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I need to use an Enum with a combobox (values shown below).

YES (shown as YES on UI, stored in DB as Y)
NO (shown as NO on UI, stored in DB as N)
DEFAULT (shown as "" on UI, stored in DB as null)

The Enum has methods to perform the following -

  1. toString() - to provide the custom String for UI. (showing the combo options)
  2. OptionToDB (static) - Convert a selected option to db value (on save / update)
  3. DBToOption (static)- Convert a DB value to selcted option (while loading the screen)

    static enum EnumOption{
        YES,NO,DEFAULT;
        ....
        public static EnumOption DBToOption(String val){
            if("Y".equals(val)){
                return YES;
            } else if("N".equals(val)){
                return NO;
            }else {
                return DEFAULT;
            }
        }
        ....
    }
    

It works pretty well, but the issue with above methods is that it uses if/else comparison to deduce which option / db value to be returned.

I thought of storing the dbValue as a field in enum but I was not able to reduce the if/else from DBToOption.

Can this if/else be avoided in any way using a better design??

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see also this question and its second answer –  arne.b Nov 26 '11 at 20:35

3 Answers 3

up vote 3 down vote accepted
public enum EnumOption {

   YES("Y"), NO("N"), DEFAULT("");

   private final String value;

   private final static Map<String, EnumOption> options;

   static {
          options = new HashMap<String, EnumOption>();
          for (EnumOption opt : EnumOption.values()) {
                 options.put(opt.value, opt);
          }
   }

   private EnumOption(String value) {
          this.value = value;
   }

   public static EnumOption DBToOption(String val) {
          return options.get(val) != null ? options.get(val) : DEFAULT;
   }
}

And here is the test that proves it works.

public void testDBToOption() {      
    assertEquals(EnumOption.NO, EnumOption.DBToOption("N"));
    assertEquals(EnumOption.YES, EnumOption.DBToOption("Y"));
    assertEquals(EnumOption.DEFAULT, EnumOption.DBToOption(""));
    assertEquals(EnumOption.DEFAULT, EnumOption.DBToOption(null));
    assertEquals(EnumOption.DEFAULT, EnumOption.DBToOption("R"));
}
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thx this seems to do the trick ! I tried using the map myself however I was trying to set the map values from the constructor which was resulting in NPE. Thanks for showing this. –  Nrj Nov 27 '11 at 15:31

If you store the dbValue as a field in the enum, you can remove the if/else and replace it with a for-loop, although I don't see anything wrong with those if/elses for this particular case:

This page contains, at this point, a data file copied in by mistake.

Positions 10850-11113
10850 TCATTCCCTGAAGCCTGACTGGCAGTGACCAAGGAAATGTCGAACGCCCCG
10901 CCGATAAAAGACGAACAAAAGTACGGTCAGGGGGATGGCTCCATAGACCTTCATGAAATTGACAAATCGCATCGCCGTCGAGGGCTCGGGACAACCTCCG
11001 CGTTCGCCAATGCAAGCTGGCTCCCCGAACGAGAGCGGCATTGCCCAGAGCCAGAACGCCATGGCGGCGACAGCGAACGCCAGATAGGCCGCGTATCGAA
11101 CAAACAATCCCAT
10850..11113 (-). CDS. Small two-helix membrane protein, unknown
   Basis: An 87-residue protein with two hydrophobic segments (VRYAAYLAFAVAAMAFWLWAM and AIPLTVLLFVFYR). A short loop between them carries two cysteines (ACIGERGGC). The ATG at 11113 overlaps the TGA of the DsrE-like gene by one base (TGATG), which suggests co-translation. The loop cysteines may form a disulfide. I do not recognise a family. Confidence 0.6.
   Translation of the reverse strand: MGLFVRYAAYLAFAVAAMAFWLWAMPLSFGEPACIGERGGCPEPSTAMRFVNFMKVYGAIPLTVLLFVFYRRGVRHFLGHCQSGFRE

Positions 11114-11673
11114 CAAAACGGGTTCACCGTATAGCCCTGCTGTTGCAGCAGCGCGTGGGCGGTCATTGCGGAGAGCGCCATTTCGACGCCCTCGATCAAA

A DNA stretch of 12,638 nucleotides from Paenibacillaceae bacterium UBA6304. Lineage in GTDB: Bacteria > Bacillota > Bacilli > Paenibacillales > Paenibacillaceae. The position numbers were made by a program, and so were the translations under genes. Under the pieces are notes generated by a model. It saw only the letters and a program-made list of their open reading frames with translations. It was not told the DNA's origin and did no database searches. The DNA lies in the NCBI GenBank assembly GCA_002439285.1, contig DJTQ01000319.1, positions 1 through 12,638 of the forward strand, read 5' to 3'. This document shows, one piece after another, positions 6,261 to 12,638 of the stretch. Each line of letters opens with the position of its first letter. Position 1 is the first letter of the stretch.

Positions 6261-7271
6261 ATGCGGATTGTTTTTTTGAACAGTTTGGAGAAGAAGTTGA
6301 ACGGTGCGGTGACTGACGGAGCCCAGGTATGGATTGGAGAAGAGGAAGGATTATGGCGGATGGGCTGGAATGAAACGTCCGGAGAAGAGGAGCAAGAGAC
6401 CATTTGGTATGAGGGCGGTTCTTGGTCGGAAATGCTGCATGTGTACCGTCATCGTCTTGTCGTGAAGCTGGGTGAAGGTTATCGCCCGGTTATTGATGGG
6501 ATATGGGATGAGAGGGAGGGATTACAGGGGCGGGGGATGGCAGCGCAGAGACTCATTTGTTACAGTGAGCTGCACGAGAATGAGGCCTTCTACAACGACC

static enum EnumOption {
  YES("Y"),
  NO("N"),
  DEFAULT("");

  private final String value;

  private EnumOption(String value) {
    this.value = value;
  }

  public static EnumOption DBToOption(String val) {
    for (EnumOption opt : EnumOption.values()) {
      if (opt.value.equals(val)) {
        return opt;
      }
    }
    return DEFAULT;
  }
}
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yeah I agree that its Ok to use if/else in this case, however it will be tedious when there are more options to handle. –  Nrj Nov 27 '11 at 15:48

So you want to get rid of the remaining if/else ...Are you doing Object Calisthenics?

You could do the following, if you do not have compatibility issues:

public enum EnumOption {

   Y("Y", "YES"), 
   N("N", "NO"), 
   D("D", "");

   private final String dbValue;
   private final String uiValue;

   private EnumOption(String dbValue, String uiValue) {
          this.dbValue = dbValue;
          this.uiValue = uiValue;
   }

   public String getDbValue() {
     return this.dbValue;
   }

   public String uiValue() {
      return this.uiValue;
   }

   public static EnumOption getFromDb(String dbValue) {
        return EnumOption.valueOf(dbValue);
   }
}

Since each enum value can only occur once, this has at least the same performance as all the other implementations.

For details about the automatically generated valueOf(String) method in enum types, and James DW's solution, you can read up in Josh Bloch's Effective Java Item 30 (Use enums instead of int constants), page 154.

share|improve this answer
    
How does your solution get from a string to the enum? –  James DW Nov 26 '11 at 21:43
    
I've updated my answer. Of course you could just use valueOf() instead of getFromDb(). –  DaveFar Nov 26 '11 at 22:13
    
Sorry mate, but I think that would only work for value equal to Y, N or D. –  James DW Nov 26 '11 at 22:25
    
Yes, that's true. –  DaveFar Nov 27 '11 at 9:04

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